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Russia calls for two day Syria truce extension

Children in the East Ghoutta suburb of Damascus enjoy the Eid ceasefire [AFP]

Date of publication: 14 September, 2016

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Russia has said it will extend a ceasefire agreement by 48 hours, despite claiming rebels have violated the truce at least 60 times.

Russia's defence ministry has called for a 48-hour extension to a ceasefire in Syria which began at sunset on Monday despite alleging violations by rebel groups. 

Viktor Poznikhir, a senior military officer, told Russian media that Moscow had called for "the extension of the cessation of hostilities on all Syrian territory for 48 hours" while at the same time claiming that opposition groups had already violated the ceasefire.

The military figure said that rebels had broken the truce at least 60 times, but there has been sceptism about these claims.

Much of Russia's "proof" of rebels breaking the ceasefire lies in videos showing reporters and soldiers under fire.

However, the production leaves much to be desired, and many believe that the scenes are obviously staged.

Among the groups outside the truce agreement is the Islamic State group and bombing and fighting in areas occupied by the jihadi group have continued with dozens dead yesterday in Deir az-Zour and other areas.

Poznikhir stated that while Russia was keeping its side of the truce bargain its military aircraft had targeted a group of Islamic State fighters near the ancient ruins of Palymra in Homs province.

Approximately 250 IS gunmen and 15 vehicles mounted with large-caliber machine-guns were destroyed in the airstrikes according to Poznikhir. Therse statistics were shared by AFP and the Russian state-affiliated news website Sputnik.

However, despite the Russian-US brokered truce coming into effect Monday night Reuters reported that two aid convoys destined for Aleppo remained stuck in no man's land after crossing into Syria from the Turkish border.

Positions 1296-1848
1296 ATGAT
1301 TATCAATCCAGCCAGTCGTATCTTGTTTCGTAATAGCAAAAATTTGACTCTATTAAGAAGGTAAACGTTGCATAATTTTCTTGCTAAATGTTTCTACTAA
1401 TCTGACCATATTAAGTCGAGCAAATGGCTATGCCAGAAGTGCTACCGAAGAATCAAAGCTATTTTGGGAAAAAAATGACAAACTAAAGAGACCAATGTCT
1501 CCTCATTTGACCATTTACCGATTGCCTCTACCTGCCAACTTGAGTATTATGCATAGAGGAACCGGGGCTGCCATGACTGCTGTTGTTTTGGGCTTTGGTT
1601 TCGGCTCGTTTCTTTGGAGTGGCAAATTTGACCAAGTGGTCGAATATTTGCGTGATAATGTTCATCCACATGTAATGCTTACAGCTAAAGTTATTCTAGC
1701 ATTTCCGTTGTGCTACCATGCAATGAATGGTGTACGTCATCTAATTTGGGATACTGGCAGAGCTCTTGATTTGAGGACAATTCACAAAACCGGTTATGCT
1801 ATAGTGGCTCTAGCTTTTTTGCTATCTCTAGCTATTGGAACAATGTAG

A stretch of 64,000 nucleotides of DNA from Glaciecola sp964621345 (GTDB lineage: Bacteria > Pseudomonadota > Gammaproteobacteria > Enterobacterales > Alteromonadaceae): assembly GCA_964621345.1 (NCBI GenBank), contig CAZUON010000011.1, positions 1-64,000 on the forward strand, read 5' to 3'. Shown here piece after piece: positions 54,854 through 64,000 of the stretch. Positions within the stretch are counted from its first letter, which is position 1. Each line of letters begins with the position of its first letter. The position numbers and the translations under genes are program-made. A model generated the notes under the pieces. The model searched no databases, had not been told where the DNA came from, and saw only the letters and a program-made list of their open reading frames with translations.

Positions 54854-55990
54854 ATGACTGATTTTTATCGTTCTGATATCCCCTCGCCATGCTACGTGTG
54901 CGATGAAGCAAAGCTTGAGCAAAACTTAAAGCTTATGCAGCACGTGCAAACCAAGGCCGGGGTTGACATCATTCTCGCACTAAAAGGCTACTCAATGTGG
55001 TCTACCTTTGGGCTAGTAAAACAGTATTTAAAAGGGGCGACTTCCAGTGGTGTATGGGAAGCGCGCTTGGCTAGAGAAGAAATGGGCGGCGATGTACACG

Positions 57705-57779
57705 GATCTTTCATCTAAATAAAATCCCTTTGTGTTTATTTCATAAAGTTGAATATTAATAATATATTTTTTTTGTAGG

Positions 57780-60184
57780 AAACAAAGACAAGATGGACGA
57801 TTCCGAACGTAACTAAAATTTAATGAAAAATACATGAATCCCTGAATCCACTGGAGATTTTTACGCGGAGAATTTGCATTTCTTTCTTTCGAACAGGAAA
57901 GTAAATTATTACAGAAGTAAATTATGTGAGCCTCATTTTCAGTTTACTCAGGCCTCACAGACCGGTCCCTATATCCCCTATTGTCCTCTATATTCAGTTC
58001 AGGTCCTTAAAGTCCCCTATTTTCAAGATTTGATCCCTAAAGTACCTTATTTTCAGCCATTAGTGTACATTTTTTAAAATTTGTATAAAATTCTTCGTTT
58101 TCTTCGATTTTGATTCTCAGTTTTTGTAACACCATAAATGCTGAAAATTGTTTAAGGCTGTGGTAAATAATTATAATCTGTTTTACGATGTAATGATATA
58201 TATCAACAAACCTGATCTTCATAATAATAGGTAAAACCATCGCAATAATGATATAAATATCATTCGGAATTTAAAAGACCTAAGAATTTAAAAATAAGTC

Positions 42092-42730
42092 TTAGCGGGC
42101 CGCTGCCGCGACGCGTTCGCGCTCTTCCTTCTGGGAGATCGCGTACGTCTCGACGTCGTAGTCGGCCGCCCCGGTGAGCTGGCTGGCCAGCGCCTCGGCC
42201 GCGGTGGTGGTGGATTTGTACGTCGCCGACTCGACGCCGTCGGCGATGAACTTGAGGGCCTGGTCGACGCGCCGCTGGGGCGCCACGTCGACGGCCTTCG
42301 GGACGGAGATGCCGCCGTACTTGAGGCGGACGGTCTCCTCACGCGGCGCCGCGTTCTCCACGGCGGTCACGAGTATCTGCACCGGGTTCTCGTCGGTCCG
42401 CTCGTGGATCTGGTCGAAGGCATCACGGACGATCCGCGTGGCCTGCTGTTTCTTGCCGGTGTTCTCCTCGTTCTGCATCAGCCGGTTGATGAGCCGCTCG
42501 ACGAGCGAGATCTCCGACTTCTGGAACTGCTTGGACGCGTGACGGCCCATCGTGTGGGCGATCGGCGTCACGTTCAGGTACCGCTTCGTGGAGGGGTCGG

The news agency reported that delays to the passage of the two convoys – each of around 20 trucks carrying mainly food and flour – showed signs that despite the truce ongoing security concerns, and disagreements within rebel ranks continued to stymie the flow of aid to those in need within Syria.
A full day and no jets or helicopters in the sky (above the city) waiting to drop hell-fire, something people here are not used to.
- Zouhir al-Shimale, Aleppo-based journalist

UN Secretary-General Ban Ki-moon has since revealed he is in talks with Russia and the United States to ensure all sides in Syria guarantee the security of UN aid convoys preparing to head to Aleppo.

More than 20 rebel groups aligned to the northern branch of the Free Syrian Army rejected the ceasefire agreement which came into effect at dusk on Monday. These groups, who raised objection to the exclusion of Fatah al-Sham - formerly the Nusra Front – from the ceasefire include Jaish al-Islam, the Levant Front, and the Nour al-Deen al-Zinki.

However, in Aleppo itself the truce has largely held allowing locals in both rebel and regime controlled areas of the divided city an opportunity for respite away from the threat of death and destruction.

"A full day and no jets or helicopters in the sky (above the city) waiting to drop hell-fire, something people here are not used to (anymore). It was totally calm," relayed Zouhir al-Shimale, a local journalist, speaking to The New Arab from rebel-held Aleppo.

Shimale said that the temporary cessation in hostilities had given hope to many in opposition-controlled Aleppo. However he urged caution.

"Its progress, people are looking forward to not just supplies and aid but … truly an end to the war, and having their lives back," he added.

"On the other hand (there is) still no water, no electricity, the food is still running out and is increasing in price. The price of meat doubled because of Eid. There are very few sheep (here)."

Whilst Aleppo remained largely calm Wednesday the Syrian Observatory for Human Rights (SOHR) did report incidents of shelling in the agricultural town of Bayanun in the Aleppo countryside, and elsewhere in Syria in Deir az-Zour province, the suburbs of Damascus, and in the Quneitra countryside north of Daraya.

SOHR reported that the Syrian government was responsible for these incidents. However no casualties have been reported to date.

Agencies contributed to this report

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